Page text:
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Local company grows, moving to larger location
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Stephen Cofield (left) and Luke Littlefield (right) of The Builder Depot move tiles to a truck for shipping. - photo by Kelly Whitmire

David Shearn took a different course for starting a business. Now he is taking a different approach to running one.

Shearn founded his business, The Builder Depot, in 2009 with the goal of selling flooring tiles, including expensive types and brands, without the built-in costs of doing business.

“I realized that there seemed to be, no matter what you did, the price to the consumer never changed,” he said. “If I were to go into a retailer and say let’s have a sale … and I’ll take 20 percent off, theoretically he should reduce his price by 20 percent.”

“I went through the whole system and removed every single cost and ended up at a price point that was just staggeringly low compared to anybody else.”

That decision paid off for the company, which is planning to move from its current location on Shiloh Road to a new 5-acre fulfillment center this fall. Shearn said the company is the only Google Trusted Store in the industry.

Shearn, an English native who first moved to the states as part of a management program after college, said he never thought the company would grow so large.

“We never expected this,” he said. “I expected to make a living, but I didn’t expect to be hiring people and for people to be managers of other people and having employees with four children and they’re the sole survivor, so you’re kind of responsible for them. It feels far more significant than it ever did.”

The success is a long way from where The Builder Depot began.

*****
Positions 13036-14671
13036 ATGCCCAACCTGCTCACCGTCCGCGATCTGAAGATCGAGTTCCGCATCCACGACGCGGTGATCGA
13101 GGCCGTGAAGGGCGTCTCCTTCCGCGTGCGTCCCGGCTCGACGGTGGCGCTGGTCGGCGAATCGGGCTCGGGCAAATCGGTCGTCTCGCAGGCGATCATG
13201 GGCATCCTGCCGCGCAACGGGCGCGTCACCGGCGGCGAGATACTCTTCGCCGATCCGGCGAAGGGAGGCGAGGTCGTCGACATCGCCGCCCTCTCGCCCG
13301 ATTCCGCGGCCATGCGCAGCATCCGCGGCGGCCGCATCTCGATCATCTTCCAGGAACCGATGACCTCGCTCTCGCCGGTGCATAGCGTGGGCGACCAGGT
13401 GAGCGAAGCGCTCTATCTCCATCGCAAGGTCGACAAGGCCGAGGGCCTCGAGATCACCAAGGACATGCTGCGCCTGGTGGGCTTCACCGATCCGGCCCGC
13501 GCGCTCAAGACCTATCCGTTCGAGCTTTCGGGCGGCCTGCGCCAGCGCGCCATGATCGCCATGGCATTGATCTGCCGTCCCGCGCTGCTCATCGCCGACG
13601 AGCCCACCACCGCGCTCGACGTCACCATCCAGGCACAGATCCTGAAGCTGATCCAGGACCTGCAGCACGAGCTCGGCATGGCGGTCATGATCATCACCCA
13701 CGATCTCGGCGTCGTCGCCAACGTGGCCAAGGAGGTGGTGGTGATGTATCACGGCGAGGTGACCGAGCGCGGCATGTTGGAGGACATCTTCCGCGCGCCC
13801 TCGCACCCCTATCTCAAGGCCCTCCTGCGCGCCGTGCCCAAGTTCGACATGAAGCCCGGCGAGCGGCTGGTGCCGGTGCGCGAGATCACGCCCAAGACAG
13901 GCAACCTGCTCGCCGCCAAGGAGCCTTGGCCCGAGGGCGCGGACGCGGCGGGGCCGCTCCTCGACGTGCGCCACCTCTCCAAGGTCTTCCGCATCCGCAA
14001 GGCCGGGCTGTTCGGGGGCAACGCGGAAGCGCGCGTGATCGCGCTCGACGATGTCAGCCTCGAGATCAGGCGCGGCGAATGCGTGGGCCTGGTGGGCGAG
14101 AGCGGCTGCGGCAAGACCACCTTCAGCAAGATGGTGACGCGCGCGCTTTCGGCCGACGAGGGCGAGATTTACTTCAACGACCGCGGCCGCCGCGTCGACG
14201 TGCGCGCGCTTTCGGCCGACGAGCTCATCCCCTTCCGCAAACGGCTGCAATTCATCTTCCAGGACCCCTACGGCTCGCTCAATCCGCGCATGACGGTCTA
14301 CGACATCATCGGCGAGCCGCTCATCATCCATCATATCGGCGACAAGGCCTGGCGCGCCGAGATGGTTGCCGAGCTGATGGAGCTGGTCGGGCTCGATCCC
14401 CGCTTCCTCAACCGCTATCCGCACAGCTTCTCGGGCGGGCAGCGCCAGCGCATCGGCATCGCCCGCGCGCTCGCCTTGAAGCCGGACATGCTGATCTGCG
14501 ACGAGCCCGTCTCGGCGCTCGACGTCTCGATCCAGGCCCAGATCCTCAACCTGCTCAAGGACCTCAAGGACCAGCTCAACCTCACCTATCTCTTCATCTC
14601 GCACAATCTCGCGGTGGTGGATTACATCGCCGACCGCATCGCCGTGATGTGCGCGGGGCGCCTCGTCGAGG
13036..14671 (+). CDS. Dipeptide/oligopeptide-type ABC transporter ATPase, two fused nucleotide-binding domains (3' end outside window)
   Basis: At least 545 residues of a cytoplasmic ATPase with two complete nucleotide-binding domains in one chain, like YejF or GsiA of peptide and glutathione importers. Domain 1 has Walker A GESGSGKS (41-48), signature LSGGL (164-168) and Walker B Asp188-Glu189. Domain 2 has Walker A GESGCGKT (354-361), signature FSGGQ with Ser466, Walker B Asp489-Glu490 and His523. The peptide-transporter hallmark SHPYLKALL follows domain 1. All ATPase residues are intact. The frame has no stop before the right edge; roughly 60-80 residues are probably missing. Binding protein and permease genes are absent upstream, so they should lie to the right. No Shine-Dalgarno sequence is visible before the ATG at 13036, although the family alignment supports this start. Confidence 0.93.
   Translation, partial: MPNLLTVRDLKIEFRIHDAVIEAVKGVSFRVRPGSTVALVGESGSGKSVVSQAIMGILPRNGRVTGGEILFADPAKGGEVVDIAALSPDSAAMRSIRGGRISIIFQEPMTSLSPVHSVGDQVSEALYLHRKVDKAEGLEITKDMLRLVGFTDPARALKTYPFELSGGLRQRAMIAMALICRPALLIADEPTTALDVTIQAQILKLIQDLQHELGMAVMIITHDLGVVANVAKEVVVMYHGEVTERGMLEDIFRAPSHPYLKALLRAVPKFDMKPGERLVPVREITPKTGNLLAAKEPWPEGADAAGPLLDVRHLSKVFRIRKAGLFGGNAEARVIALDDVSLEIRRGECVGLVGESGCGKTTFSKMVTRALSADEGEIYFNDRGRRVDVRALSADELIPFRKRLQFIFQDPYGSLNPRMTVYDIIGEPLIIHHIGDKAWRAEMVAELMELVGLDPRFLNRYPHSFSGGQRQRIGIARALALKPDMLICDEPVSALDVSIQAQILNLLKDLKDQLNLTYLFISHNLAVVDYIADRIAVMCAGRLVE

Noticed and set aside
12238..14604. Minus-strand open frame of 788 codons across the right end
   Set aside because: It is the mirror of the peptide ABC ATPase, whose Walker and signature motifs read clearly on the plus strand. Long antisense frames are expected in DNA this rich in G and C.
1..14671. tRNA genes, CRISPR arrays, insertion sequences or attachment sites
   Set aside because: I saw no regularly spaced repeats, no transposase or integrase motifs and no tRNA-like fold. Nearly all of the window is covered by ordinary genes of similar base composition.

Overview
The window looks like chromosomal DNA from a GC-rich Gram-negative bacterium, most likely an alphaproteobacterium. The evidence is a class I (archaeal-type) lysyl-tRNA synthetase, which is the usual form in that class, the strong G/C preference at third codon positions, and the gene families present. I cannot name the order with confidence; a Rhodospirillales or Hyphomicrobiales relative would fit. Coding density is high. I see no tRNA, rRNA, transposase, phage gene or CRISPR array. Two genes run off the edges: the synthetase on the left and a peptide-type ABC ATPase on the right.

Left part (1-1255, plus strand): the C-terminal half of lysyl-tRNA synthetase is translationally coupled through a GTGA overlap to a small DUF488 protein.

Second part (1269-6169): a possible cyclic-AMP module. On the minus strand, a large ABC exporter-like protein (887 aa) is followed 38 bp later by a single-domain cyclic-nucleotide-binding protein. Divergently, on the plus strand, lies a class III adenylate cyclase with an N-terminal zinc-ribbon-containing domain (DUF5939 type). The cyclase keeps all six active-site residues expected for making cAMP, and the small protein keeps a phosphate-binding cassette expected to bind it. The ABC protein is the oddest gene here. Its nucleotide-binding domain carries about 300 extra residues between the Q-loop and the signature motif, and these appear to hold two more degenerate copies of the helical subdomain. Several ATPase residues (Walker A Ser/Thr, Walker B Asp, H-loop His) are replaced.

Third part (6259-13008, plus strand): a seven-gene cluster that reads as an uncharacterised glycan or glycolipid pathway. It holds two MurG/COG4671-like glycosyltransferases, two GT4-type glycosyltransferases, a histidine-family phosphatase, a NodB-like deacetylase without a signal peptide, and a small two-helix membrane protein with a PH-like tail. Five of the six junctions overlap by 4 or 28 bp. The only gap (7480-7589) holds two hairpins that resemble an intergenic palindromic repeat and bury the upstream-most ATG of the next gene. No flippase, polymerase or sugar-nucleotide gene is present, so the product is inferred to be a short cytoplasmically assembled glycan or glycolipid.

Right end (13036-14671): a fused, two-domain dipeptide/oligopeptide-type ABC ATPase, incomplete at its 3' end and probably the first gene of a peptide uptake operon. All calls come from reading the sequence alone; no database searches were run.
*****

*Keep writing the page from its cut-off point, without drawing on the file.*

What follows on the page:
Shearn founded the business in his garage in 2009, just as the economy was slipping into recession, and recalls those first days as “awful.”

He said that at the time, he even received a letter a day from his homeowners association for the number of trucks with deliveries coming to his house and had problems with bank accounts.

“I couldn’t even open a business account,” Shearn said. “I didn’t even ask to borrow money. I just said, ‘Can I just open a checking [account]?’ And they said, ‘No, we’re not accepting any business accounts,’ because this was the economic collapse.”

While the cheaper price certainly has allowed the company to move to its current facility, which has already spread to other nearby suites, Shearn credits most of the company’s success to its employees.

While looking to expand the business, he had the option of leaving Forsyth County for downtown Atlanta, but made a decision that would benefit workers.

“The reality is, in retrospect, the difference wasn’t that great,” Shearn said. “But the impact on the people, to be five minutes from your work, to be right around the corner from your child’s school, to have lunch with your family, these benefits are significant, as opposed to fighting two hours of traffic to go downtown.”